Political football in City Hall
When it comes to spending taxpayer money, elected officials are correct to scrutinize every dollar.
Collectively, they are responsible. Decisions on high-ticket spending are not designed to fall completely on the shoulders of one person.
We have a system of checks and balances in place in our government, which means multiple people are involved and must come together and make decisions for the greater good.
City Council’s finance committee had a lively debate this week over nearly $930,000 of upgrades to City Hall.
Those upgrades include accessibility as well as infrastructure. Add to the situation pressure that is being placed on officials by representatives from the Center for Independent Living Roads to Freedom here about accessibility.
We agree that accessibility is an important goal to achieve. We also find it interesting that the state Department of Labor and Industry provided a five-year window in 1995 to meet accessibility compliance.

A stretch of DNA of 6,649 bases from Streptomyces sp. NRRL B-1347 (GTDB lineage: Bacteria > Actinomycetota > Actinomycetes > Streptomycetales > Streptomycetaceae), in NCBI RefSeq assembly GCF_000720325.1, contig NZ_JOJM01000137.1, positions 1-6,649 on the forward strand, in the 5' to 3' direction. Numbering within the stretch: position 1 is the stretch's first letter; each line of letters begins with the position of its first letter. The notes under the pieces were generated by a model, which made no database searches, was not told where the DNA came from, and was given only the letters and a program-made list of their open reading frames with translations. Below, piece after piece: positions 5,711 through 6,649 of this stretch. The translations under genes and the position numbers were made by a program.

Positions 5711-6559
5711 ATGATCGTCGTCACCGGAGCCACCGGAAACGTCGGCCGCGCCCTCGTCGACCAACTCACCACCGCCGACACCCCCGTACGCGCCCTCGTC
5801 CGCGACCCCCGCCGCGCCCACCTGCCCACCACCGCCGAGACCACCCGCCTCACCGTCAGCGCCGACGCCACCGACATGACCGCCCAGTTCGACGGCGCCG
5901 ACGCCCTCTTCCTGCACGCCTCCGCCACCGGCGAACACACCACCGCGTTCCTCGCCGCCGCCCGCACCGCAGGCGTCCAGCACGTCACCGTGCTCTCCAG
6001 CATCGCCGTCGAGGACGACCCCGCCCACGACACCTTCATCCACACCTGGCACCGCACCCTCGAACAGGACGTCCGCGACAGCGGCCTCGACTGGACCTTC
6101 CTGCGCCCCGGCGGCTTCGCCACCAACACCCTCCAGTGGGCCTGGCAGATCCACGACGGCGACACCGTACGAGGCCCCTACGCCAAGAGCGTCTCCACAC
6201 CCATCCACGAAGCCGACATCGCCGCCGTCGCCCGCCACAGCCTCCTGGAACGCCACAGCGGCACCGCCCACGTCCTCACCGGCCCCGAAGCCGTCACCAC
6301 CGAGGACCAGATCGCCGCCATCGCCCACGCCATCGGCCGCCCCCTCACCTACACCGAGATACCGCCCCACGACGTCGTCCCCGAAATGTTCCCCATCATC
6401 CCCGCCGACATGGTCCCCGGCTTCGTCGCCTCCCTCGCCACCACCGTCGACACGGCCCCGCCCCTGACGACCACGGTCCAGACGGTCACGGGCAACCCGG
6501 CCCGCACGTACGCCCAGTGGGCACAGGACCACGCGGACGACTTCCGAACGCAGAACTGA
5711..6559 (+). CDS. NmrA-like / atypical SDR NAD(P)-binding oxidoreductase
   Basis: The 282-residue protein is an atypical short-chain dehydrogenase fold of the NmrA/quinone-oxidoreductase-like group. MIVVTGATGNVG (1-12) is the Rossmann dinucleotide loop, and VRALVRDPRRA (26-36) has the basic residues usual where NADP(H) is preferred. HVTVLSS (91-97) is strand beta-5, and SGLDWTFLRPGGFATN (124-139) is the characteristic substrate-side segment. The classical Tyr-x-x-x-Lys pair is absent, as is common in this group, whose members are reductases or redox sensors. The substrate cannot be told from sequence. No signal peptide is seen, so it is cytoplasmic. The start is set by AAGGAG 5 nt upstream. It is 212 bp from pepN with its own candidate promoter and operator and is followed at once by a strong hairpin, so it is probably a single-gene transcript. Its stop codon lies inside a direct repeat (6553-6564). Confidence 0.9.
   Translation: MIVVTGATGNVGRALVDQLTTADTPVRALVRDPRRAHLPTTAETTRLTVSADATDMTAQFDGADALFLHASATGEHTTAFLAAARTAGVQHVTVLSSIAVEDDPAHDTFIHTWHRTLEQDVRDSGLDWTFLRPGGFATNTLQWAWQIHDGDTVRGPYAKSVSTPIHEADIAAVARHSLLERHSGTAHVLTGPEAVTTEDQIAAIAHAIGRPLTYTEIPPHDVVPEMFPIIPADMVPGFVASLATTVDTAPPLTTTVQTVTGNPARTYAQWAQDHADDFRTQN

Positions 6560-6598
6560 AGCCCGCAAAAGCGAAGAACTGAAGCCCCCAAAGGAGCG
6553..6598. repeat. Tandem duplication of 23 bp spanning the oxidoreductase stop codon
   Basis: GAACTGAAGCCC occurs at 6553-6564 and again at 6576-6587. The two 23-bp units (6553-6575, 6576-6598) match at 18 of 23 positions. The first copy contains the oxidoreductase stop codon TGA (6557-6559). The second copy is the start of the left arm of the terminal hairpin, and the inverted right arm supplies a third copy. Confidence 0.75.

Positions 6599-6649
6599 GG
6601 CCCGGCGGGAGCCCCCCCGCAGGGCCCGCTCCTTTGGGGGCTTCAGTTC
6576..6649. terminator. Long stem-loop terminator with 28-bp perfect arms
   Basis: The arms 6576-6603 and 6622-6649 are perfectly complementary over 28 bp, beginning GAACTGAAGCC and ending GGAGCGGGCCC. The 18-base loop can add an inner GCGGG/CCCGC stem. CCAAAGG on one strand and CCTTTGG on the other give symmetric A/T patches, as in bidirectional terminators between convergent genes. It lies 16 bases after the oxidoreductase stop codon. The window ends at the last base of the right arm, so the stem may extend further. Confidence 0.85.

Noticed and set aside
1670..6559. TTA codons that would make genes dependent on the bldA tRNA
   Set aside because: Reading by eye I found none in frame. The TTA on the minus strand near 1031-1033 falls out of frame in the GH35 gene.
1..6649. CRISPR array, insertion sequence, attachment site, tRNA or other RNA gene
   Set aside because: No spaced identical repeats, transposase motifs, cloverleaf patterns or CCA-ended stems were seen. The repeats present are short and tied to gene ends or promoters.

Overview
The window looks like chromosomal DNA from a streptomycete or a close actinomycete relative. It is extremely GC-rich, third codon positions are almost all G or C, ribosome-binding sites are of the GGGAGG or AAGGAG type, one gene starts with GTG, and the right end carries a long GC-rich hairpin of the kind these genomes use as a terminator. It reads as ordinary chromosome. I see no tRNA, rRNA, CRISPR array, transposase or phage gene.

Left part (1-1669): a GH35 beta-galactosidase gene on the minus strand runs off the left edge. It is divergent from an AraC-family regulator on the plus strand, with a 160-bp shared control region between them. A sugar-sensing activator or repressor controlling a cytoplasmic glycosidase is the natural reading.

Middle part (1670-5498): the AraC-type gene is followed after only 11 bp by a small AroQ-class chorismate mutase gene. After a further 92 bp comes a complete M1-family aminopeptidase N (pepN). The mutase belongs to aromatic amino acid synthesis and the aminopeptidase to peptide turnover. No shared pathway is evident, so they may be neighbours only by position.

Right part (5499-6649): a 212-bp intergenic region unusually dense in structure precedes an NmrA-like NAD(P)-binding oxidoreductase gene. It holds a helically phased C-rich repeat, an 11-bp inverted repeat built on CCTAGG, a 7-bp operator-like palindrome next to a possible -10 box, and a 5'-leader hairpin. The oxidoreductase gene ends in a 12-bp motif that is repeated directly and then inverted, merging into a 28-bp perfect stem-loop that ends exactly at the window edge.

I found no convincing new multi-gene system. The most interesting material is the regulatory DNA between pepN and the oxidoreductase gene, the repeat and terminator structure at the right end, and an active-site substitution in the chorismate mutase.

That would have been 24 years ago, well before Mayor Gabriel J. Campana took office as the city’s chief executive.
It seems unfair, then, to place all of the blame on the shoulders of one man. Campana claims to have had a plan for four years, but that plan, he said, has been blocked by council at every step.
True, we wish he would have developed this plan closer to the start of his tenure as mayor, just as we wish mayors before him would have developed and left plans in place for their successors to continue important work such as this. Who knows, maybe they did and those plans got lost in the political shuffle.
The finance committee warned against politicizing the issue, though they too represent the other side of the political coin.
Now they want codes enforcement officers to do a study of what facilities are not in compliance with the Americans with Disabilities Act.
Do they mean to say that such a study has not already been done?
We wonder why that study wasn’t started before the turn of the century, just as we are not sure that the next administration and council won’t scrap any plans or studies done at this late date in favor of their own ideas once they take office in another four months.
While we do not like to see major projects held up by political changes, more study may be beneficial in the long run. Or it may just be a way to stall until the next administration is seated.